Piracy of Doom

August 4, 2004

With the release of Doom 3 this week I have seen an increase of discussions of piracy in the gaming industry. The figures I ran across seem to imply that id and Activision will lose approximately $20 Million to piracy of this single game and I believe it. Much of that can probably be directly attributed to the thousands of people downloading the leaked version the weekend before the release of the game. I am an avid reader of HardOCP and this week they directed my attention to an article on the website 3DGPU addressing the very issue of piracy in our industry. While the author made it clear he didn’t support piracy, he approached the issue with a sort of sympathy for people that pirate because they can’t afford games. That may or may not have been his intention, but it ignited a spark inside that is caused me to address the issue so here we go.

I don’t believe that anyone can present a valid argument for stating that piracy is ok. Can people justify it to themselves? Sure, but there is no denying that it is a scourge to our industry. As I peruse the headlines over on Gamespot, companies like Atari, Konami, Vivendi, and THQ are reporting lower than expected sales and a decline of income while others like Acclaim are facing a delisting on the Nasdaq for their stock price being too low. While I know that it is not all due to piracy and in fact much of it can be attributed to companies putting out terrible games just as fast as they can, I do know that piracy hurts the industry we claim to love.

Video games are one of my fondest pastimes and to see things start to decline makes me sick. The worst part is that we as a whole are only aiding the decline. The 3DGPU article touched on the fact that games are too expensive and generally I would agree. I don’t like paying $50 for a brand new game or even $55 for some newer ones, but that is the price that the market bears. He also touched on the fact that many people that pirate often times can’t afford the games that are coming out. To that I say so what? Because you cannot afford something doesn’t mean you should be able to obtain it though other methods. I realize this is a stretch because electronic data can be reproduced without cost, but you can draw a parallel to any other retail good. I can’t afford to purchase a brand new Corvette, but that doesn’t give me the right to go take one. Unlike a Corvette, the games probably do have higher prices to compensate for the cost of piracy. I know that the cost for many pieces of software have a huge markup so that the company breaks even. So next time you whine about the price, why don’t you think twice before pirating that next great game. The bottom line is that there are a whole lot of people who put thousands of hours into developing these games and it just plain isn’t right to steal them because you can’t afford them.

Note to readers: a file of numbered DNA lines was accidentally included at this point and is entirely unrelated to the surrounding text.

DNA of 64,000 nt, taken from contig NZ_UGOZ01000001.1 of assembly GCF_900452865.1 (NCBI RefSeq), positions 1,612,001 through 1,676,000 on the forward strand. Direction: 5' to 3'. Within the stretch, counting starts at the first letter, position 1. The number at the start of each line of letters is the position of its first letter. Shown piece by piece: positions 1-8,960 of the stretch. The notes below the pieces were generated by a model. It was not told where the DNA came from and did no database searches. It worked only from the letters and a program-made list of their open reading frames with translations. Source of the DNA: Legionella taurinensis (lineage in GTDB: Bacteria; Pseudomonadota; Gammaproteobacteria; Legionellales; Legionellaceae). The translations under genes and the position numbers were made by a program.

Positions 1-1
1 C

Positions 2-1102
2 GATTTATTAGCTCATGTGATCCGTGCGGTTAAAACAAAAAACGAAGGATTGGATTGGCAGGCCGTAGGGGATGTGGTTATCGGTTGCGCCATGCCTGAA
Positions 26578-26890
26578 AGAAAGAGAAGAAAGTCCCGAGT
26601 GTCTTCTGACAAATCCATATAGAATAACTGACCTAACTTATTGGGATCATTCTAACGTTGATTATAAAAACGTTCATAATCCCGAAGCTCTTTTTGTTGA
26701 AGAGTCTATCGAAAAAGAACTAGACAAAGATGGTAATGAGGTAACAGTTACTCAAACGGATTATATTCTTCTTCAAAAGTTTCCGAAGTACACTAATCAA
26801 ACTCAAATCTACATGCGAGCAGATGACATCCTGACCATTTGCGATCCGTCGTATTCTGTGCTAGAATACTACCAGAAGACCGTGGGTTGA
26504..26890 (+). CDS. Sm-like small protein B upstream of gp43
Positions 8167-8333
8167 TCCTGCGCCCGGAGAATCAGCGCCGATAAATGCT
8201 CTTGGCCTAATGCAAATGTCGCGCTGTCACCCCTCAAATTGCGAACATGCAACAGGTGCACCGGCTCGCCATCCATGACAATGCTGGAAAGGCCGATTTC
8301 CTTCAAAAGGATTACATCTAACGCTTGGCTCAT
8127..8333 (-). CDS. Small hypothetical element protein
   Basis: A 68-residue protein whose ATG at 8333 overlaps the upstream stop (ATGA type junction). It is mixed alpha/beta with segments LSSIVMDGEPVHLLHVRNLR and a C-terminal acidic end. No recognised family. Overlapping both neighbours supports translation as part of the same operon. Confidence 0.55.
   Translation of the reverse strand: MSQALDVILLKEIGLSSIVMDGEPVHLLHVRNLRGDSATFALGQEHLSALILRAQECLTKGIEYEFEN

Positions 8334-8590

There was also mention that many people like to try the games out before buying them and they like to tell themselves that they will buy the game after they decide. Yeah right. Why pay for something after you already have it for free. It doesn’t make sense. My take on this is pretty simple. Most pc games have a demo released that allows you to try the game out. If the demo is good, you buy the game and don’t enjoy it then maybe you need to be a little more reserved and less compulsive with your purchases. You are not able to return opened PC games because a select few people abused the system and took advantage of it. Face it; it isn’t the developer’s fault that you didn’t enjoy the game. They gave you a perfect chance to try it out free of charge. Even better, why not go to a local gaming cafA